On January 18, 2005, a group of RSS users announced the release of RSS 1.1: RDF Site Summary. Though RSS is subject...
By submitting your personal information, you agree that TechTarget and its partners may contact you regarding relevant content, products and special offers.
to multiple decodings, it's usually interpreted as "Rich Site Summary," "RDF Site Summary" (where RDF in turn stands for "Resource Description Format,") or "Really Simple Syndication." No matter how it's decoded it's become the lingua franca for describing and delivering news syndication feeds.
Previous incarnations of RSS include two major variants:
An XML RDF-based specification (RSS versions 0.9, 1.0, and draft 1.1)
A non-RDF XML specification (RSS versions 0.91, 0.92, 0.93, 0.94, and 2.0)
Both the draft version of the documents entitled RSS 1.1 Site Summary and the non-RDF RSS 2.0 Specification are published under the terms of the Creative Commons License.
The driving force behind the three primary RSS 1.1 authors' activities in creating the new draft version has been to address shortcomings in the previous specification. The threesome—consisting of Sean B. Palmer, Christopher Schmidt, and Cody Woodard—has added improved support for internationalization, enhanced the revision to make better use of constituent languages (XML, RDF, and so forth), and in general sought to make RSS 1.1 as extensible as RSS 1.0, if not more so. The current RSS 1.1 draft, in fact, can even use extension modules to add organized, coherent collections of extensions if desired.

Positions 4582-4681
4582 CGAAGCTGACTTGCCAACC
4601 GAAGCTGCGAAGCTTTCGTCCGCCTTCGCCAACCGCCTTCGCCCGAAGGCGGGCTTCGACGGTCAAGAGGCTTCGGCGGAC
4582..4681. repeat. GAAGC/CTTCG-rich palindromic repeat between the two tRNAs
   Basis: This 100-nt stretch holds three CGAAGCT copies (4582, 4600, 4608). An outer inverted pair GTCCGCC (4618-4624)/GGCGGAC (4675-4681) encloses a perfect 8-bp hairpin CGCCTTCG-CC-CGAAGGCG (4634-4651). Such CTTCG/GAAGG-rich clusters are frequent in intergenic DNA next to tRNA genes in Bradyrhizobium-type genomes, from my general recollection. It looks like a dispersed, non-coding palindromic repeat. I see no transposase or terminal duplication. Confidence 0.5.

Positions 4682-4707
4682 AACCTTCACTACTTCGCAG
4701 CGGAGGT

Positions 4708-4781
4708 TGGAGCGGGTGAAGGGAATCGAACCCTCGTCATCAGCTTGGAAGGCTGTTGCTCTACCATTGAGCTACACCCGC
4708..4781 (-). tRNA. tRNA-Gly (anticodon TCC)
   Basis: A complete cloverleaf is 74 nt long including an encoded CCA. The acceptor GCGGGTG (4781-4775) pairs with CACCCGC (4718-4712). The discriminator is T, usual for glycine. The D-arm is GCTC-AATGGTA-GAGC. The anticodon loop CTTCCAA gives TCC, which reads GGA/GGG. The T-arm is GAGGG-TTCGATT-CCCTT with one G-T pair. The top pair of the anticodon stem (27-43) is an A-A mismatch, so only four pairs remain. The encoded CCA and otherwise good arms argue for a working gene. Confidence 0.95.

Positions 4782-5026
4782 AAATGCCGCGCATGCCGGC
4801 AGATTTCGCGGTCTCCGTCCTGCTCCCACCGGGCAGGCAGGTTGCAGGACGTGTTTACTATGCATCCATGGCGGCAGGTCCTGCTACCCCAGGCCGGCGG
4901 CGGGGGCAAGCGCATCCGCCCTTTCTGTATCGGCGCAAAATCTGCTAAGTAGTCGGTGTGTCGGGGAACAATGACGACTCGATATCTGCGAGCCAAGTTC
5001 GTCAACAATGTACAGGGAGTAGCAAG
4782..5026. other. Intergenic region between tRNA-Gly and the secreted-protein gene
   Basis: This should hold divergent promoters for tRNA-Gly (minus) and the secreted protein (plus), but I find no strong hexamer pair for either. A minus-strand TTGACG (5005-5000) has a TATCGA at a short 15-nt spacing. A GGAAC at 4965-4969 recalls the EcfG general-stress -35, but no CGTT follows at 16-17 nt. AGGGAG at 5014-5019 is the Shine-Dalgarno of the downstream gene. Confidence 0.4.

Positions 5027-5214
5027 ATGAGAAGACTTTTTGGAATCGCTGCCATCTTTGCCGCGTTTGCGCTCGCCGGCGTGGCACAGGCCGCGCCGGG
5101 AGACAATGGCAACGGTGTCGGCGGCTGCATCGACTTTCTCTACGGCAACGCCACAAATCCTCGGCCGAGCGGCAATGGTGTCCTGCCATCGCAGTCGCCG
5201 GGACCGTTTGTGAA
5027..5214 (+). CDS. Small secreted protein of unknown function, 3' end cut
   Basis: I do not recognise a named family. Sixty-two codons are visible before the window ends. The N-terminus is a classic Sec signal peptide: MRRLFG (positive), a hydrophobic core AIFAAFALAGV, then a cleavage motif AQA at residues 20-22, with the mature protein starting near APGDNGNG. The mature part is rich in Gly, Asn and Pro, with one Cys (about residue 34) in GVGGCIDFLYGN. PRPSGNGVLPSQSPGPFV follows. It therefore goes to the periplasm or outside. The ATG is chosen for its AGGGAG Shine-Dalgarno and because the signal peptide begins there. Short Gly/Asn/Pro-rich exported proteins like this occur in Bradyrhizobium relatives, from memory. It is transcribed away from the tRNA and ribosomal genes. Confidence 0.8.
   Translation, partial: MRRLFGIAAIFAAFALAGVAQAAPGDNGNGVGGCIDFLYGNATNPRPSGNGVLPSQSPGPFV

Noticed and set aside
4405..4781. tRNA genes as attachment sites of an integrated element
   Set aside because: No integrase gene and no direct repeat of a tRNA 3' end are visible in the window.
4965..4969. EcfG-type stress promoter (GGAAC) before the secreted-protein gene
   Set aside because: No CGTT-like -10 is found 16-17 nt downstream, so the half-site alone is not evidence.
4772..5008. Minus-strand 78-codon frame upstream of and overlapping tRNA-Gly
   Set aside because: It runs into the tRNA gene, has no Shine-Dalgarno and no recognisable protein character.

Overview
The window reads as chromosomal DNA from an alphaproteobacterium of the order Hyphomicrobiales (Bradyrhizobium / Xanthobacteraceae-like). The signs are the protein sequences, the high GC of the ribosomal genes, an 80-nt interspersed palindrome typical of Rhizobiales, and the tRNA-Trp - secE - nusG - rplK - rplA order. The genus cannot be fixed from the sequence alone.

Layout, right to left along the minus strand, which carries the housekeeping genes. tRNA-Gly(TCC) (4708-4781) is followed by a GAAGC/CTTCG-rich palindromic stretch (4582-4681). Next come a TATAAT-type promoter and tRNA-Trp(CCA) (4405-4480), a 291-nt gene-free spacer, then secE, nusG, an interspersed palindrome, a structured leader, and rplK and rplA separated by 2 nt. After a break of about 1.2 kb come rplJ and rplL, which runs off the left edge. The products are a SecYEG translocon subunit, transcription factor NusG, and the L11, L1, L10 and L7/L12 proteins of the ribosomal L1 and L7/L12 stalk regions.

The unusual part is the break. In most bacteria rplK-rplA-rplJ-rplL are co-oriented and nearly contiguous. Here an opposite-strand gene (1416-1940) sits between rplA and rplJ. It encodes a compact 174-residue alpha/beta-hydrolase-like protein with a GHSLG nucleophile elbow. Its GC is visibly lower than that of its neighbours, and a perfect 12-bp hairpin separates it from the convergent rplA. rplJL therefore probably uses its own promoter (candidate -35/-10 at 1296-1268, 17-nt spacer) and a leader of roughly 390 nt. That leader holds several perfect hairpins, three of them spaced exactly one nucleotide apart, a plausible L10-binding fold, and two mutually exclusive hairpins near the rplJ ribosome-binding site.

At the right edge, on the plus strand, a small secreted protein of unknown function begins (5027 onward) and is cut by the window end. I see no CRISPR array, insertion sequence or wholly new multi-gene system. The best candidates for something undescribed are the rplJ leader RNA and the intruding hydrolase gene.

RSS helps information publishers release their content in a machine readable format that's easy to grab and repackage in any of a variety of ways. It also helps information consumers keep track of specific newsfeeds of interest to them, and to distinguish new items in the feeds from those already read. In addition, the developers are also offering various supporting tools for RSS 1.1, including a feed validator, a test suite, and multiple implementations of Movable Type, WordPress, and so forth.
For those building RSS feeds, or using RSS, it's definitely worth a once-over. Please check out the latest draft at your convenience.
Ed Tittel is a full-time writer and trainer whose interests include XML and development topics, along with IT Certification and information security topics. E-mail Ed at firstname.lastname@example.org with comments, questions, or suggested topics or tools for review.